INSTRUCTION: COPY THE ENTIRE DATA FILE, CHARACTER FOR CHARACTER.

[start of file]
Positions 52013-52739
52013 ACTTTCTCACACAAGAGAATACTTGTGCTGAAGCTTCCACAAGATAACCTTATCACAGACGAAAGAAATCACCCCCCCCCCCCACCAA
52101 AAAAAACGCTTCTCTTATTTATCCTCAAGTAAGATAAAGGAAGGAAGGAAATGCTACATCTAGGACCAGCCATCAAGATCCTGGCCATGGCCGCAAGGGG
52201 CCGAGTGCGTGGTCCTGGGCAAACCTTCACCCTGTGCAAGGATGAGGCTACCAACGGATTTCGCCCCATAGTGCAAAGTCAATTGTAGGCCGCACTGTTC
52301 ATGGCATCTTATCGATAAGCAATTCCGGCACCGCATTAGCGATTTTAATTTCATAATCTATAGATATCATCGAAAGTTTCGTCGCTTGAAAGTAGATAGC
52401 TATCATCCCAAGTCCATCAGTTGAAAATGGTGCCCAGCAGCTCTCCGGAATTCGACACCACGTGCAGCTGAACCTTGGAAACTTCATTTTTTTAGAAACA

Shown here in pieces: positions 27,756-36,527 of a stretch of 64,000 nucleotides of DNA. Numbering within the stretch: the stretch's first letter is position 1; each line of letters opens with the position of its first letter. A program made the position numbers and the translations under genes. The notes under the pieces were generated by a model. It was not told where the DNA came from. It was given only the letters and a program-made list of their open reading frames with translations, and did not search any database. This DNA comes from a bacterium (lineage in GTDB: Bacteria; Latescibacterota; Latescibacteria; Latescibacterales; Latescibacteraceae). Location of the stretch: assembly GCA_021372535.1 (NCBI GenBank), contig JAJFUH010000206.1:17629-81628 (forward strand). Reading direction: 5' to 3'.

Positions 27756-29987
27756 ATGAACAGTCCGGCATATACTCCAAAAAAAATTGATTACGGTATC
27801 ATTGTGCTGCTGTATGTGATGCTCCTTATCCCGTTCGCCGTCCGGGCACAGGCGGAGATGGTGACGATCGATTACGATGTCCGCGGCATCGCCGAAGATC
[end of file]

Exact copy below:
Positions 52013-52739
52013 ACTTTCTCACACAAGAGAATACTTGTGCTGAAGCTTCCACAAGATAACCTTATCACAGACGAAAGAAATCACCCCCCCCCCCCACCAA
52101 AAAAAACGCTTCTCTTATTTATCCTCAAGTAAGATAAAGGAAGGAAGGAAATGCTACATCTAGGACCAGCCATCAAGATCCTGGCCATGGCCGCAAGGGG
52201 CCGAGTGCGTGGTCCTGGGCAAACCTTCACCCTGTGCAAGGATGAGGCTACCAACGGATTTCGCCCCATAGTGCAAAGTCAATTGTAGGCCGCACTGTTC
52301 ATGGCATCTTATCGATAAGCAATTCCGGCACCGCATTAGCGATTTTAATTTCATAATCTATAGATATCATCGAAAGTTTCGTCGCTTGAAAGTAGATAGC
52401 TATCATCCCAAGTCCATCAGTTGAAAATGGTGCCCAGCAGCTCTCCGGAATTCGACACCACGTGCAGCTGAACCTTGGAAACTTCATTTTTTTAGAAACA

Shown here in pieces: positions 27,756-36,527 of a stretch of 64,000 nucleotides of DNA. Numbering within the stretch: the stretch's first letter is position 1; each line of letters opens with the position of its first letter. A program made the position numbers and the translations under genes. The notes under the pieces were generated by a model. It was not told where the DNA came from. It was given only the letters and a program-made list of their open reading frames with translations, and did not search any database. This DNA comes from a bacterium (lineage in GTDB: Bacteria; Latescibacterota; Latescibacteria; Latescibacterales; Latescibacteraceae). Location of the stretch: assembly GCA_021372535.1 (NCBI GenBank), contig JAJFUH010000206.1:17629-81628 (forward strand). Reading direction: 5' to 3'.

Positions 27756-29987
27756 ATGAACAGTCCGGCATATACTCCAAAAAAAATTGATTACGGTATC
27801 ATTGTGCTGCTGTATGTGATGCTCCTTATCCCGTTCGCCGTCCGGGCACAGGCGGAGATGGTGACGATCGATTACGATGTCCGCGGCATCGCCGAAGATC